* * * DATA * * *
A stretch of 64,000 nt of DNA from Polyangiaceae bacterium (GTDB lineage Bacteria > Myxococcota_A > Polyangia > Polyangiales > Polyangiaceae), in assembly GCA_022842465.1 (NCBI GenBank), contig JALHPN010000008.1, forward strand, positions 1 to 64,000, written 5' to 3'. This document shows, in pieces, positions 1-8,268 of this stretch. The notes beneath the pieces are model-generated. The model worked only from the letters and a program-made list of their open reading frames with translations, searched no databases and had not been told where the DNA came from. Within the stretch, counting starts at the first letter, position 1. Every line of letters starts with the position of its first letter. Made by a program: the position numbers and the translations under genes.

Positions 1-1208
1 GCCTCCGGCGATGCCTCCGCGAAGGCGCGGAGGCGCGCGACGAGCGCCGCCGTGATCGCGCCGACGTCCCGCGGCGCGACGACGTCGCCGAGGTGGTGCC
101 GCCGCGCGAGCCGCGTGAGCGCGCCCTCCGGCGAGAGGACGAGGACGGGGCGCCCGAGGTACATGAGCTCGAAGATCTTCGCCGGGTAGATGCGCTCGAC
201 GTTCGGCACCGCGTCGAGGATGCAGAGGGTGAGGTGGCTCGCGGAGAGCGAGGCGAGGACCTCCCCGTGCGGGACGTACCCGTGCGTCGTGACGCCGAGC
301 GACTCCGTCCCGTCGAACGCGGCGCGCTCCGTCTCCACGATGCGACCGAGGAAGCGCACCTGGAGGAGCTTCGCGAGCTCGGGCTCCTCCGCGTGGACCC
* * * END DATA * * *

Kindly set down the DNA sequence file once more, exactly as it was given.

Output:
A stretch of 64,000 nt of DNA from Polyangiaceae bacterium (GTDB lineage Bacteria > Myxococcota_A > Polyangia > Polyangiales > Polyangiaceae), in assembly GCA_022842465.1 (NCBI GenBank), contig JALHPN010000008.1, forward strand, positions 1 to 64,000, written 5' to 3'. This document shows, in pieces, positions 1-8,268 of this stretch. The notes beneath the pieces are model-generated. The model worked only from the letters and a program-made list of their open reading frames with translations, searched no databases and had not been told where the DNA came from. Within the stretch, counting starts at the first letter, position 1. Every line of letters starts with the position of its first letter. Made by a program: the position numbers and the translations under genes.

Positions 1-1208
1 GCCTCCGGCGATGCCTCCGCGAAGGCGCGGAGGCGCGCGACGAGCGCCGCCGTGATCGCGCCGACGTCCCGCGGCGCGACGACGTCGCCGAGGTGGTGCC
101 GCCGCGCGAGCCGCGTGAGCGCGCCCTCCGGCGAGAGGACGAGGACGGGGCGCCCGAGGTACATGAGCTCGAAGATCTTCGCCGGGTAGATGCGCTCGAC
201 GTTCGGCACCGCGTCGAGGATGCAGAGGGTGAGGTGGCTCGCGGAGAGCGAGGCGAGGACCTCCCCGTGCGGGACGTACCCGTGCGTCGTGACGCCGAGC
301 GACTCCGTCCCGTCGAACGCGGCGCGCTCCGTCTCCACGATGCGACCGAGGAAGCGCACCTGGAGGAGCTTCGCGAGCTCGGGCTCCTCCGCGTGGACCC